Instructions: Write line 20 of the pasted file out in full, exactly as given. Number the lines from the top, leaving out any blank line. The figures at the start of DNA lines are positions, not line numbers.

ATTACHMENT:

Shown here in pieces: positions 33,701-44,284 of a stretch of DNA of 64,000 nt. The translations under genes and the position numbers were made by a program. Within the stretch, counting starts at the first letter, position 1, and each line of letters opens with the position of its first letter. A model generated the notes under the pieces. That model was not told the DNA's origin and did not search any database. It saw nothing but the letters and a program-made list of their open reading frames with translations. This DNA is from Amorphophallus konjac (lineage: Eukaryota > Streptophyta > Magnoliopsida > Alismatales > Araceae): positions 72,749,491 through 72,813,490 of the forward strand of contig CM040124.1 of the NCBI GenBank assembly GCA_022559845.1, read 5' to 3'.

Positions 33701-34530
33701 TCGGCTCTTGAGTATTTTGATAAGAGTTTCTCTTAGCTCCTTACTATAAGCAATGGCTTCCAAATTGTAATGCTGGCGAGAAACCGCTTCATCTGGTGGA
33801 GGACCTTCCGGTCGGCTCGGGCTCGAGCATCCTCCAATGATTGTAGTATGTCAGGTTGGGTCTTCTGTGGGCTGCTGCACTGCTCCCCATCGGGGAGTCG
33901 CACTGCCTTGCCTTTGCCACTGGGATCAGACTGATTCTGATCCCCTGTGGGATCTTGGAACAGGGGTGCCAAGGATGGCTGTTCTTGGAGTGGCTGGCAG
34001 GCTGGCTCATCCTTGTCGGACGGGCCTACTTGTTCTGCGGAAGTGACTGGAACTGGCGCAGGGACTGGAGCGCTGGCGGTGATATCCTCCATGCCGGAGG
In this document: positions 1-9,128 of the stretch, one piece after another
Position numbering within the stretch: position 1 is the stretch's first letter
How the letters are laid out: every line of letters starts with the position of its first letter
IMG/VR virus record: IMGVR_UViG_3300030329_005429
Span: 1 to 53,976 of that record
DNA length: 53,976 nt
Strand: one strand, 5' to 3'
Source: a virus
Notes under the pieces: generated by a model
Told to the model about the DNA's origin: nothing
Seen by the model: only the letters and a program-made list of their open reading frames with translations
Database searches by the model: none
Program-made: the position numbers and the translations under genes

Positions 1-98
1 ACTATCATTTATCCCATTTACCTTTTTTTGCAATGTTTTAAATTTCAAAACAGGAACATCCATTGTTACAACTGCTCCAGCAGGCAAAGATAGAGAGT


Positions 1-98